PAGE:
written by the Chief Grand Secretary. The other Grand Secretaries
simply acted as discussants. But Wei Guangwei wanted to seize some
control and he plotted with Wei Zhongxian to have the Grand Secretaries
divide the duties. So political power was divided from that point, and
that then became a new precedent.
When Yang Lian and the other five gentlemen
were arrested, Wei Guangwei was very much in on the strategy, and Gu
Bingqian drafted the harsh imperial directive ordering the restitution
of the alleged bribes in installments every five days. Minister Cui
Jingrong was afraid the flogging would soon kill them, and he pleaded
with Wei Guangwei to put a stop to it. Wei Guangwei too was uneasy
about it and he memorialized thus: “Today Yang Lian and the others are
surely guilty, but just yesterday they were central officials. Even if
they are rightly charged with having received bribes, they should be
turned over to the judicial authorities for judgment in accordance with
the law code. How can they be tortured day after day, and how can it be
the military police that recoup the bribes? The prisoners aren’t made
of wood and stone, and the floggings will soon kill them. Why can’t the
properly constituted judicial authorities recoup the bribes? We are not
only damaging the principle of benevolence that requires that we
cherish life, we are also defying the norms set by the imperial
ancestors. Our court government is becoming more disorderly by the day,
far from the model set by the rulers of ancient times.” This memorial
was sent up, and it greatly offended Wei Zhongxian. Wei Guangwei was
frightened, and he showed Cui Jingrong’s letter by way of explaining
what he had done. But Wei Zhongxian was not to be mollified, and so Wei
Guangwei begged to be allowed to retire. His plea was denied.
About two months later, a forged imperial
edict was issued scolding the court officials. In it were these words:
“I, the emperor, duly observe the old norms, yet you say court
government grows more disorderly by the day. I take the ancient sage
emperors Yao and Shun as models, yet you say I fall far short of them.”
The edict was referring to what Wei Guangwei had said in his memorial.
This frightened Wei Guangwei even more, and he begged Gu Bingqian to
make explanations in his behalf. So Wei Zhongxian’s anger was allayed
somewhat. But Wei Guangwei was still uneasy, and thrice he sent up
memorials asking to be allowed to retire. In the 9th lunar month of
1626, this was finally granted.
Before he retired, Wei Guangwei was made
Junior Guardian, Grand Preceptor of the Heir Apparent, and he was
allowed to have one son receive by inheritance a position as
Secretariat Drafter. He was given 100 ounces white gold, a dragon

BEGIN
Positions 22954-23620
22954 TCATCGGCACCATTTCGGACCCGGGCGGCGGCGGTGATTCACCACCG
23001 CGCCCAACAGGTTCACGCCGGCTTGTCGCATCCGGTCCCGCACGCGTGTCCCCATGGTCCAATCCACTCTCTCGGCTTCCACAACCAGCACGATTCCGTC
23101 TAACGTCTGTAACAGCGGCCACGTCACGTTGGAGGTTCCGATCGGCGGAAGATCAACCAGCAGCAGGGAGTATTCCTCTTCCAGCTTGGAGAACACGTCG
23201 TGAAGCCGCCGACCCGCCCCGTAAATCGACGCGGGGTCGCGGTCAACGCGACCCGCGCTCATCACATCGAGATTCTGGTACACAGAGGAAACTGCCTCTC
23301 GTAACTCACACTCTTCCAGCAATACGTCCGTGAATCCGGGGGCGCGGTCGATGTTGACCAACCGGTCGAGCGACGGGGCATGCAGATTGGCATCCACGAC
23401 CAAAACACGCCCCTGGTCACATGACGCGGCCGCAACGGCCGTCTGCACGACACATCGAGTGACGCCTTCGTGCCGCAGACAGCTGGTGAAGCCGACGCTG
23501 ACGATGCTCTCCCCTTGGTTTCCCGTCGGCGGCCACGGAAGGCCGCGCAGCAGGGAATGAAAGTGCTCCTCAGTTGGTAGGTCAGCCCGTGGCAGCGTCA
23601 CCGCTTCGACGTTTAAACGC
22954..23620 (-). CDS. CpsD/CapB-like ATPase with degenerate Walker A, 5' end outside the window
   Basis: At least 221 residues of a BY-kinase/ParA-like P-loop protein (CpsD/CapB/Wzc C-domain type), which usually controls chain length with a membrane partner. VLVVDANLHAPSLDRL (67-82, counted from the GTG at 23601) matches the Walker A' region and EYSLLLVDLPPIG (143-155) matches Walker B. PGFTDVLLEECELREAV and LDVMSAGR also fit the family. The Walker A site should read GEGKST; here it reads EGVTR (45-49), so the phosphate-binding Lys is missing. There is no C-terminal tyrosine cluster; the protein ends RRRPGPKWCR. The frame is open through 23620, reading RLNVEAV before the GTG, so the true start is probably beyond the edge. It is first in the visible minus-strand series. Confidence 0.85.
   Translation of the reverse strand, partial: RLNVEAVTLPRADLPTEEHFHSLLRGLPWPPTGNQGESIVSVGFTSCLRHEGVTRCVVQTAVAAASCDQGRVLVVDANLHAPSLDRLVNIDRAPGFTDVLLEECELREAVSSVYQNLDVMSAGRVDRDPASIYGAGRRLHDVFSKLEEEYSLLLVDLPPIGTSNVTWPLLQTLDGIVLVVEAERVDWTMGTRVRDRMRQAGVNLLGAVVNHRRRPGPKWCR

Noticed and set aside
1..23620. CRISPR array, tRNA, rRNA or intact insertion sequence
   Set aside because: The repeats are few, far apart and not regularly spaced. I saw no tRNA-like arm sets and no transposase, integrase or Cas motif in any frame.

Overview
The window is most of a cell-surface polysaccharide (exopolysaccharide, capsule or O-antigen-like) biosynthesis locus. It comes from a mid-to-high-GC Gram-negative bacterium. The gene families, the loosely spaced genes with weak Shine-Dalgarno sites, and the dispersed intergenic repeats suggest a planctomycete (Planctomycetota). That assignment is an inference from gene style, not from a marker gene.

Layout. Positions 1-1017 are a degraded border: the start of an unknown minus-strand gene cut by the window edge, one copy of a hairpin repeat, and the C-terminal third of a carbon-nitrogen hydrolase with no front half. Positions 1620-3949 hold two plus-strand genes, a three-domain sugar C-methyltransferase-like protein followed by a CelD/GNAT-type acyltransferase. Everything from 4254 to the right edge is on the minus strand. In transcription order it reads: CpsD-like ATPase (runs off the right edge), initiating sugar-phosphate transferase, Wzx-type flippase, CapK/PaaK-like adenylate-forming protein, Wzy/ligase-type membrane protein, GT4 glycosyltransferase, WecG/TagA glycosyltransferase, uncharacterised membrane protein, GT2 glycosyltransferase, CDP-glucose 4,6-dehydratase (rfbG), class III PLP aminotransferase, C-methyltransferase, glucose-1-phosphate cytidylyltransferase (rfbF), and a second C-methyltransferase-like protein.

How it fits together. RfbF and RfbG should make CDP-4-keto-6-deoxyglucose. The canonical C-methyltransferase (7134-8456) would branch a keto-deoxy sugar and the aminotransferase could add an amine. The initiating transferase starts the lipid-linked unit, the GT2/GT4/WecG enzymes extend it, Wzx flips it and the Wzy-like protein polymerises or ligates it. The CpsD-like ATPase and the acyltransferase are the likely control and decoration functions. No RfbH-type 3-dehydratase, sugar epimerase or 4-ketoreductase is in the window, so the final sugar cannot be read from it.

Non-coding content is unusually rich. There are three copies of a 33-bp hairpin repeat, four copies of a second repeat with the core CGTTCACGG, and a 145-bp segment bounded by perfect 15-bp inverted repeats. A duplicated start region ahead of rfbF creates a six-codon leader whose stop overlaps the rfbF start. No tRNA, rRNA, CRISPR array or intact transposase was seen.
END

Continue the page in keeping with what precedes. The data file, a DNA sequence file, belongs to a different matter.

emblem, and 4 bolts of colored silk. He was permitted to make private
use of the official transport service. Official messengers escorted him
home. He was generously rewarded because of his earlier friendships.
Two years later he died at home. He was posthumously made Grand Mentor,
and was further honored according to regulation.
Gu Bingqian always drafted rescripts as Wei
Zhongxian directed. He forged a rescript that punished the Provincial
Examiner Ding Qianxue, and he worked on the rescripts that killed Yang
Lian and Zuo Guangdou. But when Zhou Shunchang and Li Yingsheng were
placed in the Decree Prison, he requested that they be transferred to
the custody of the judicial authorities so that they might not die
falsely accused. When eunuchs went out to assume control of the
frontier military garrisons, it was Gu who wrote the imperial edict of
authorization. Then he showed a bit of resistance when he joined Ding
Shaoshi in asking for the termination of two abuses.
/7846 When Feng Quan entered the Grand
Secretariat, he was surrounded day and night by members of his own
faction, any many lower officials sought protection under him. Gu
Bingqian grew uneasy, and made several requests to be allowed to
retire. He retired a year after Wei Guangwei did.
In 1629, Gu was denounced by Zu Zong?, Xu
Shangxun, and Wang Yingyuan. He was removed from the official registry,
was listed in the Treason Case because of his inner palace connections,
and was sent into exile for three years. But then he was pardoned and
made a commoner.
In 1630, the Kunshan people, full of
longstanding hatred for Gu, gathered in a mob and burned his house
down. Gu, aged 80, escaped by hiding in a fishing boat. He sent the
court 40,000 taels that he had kept hidden in a hole in the ground. He
moved to another county and died there.
Wei Guangwei too was posthumously disgraced,
listed in the Treason Case, and sentenced to exile. The Grand
Secretaries that followed immediately after, men such as Huang Liji,
Shi Fenglai, and Zhang Ruitu, did as Wei and Gu had done and cooperated
closely with Wei Zhongxian.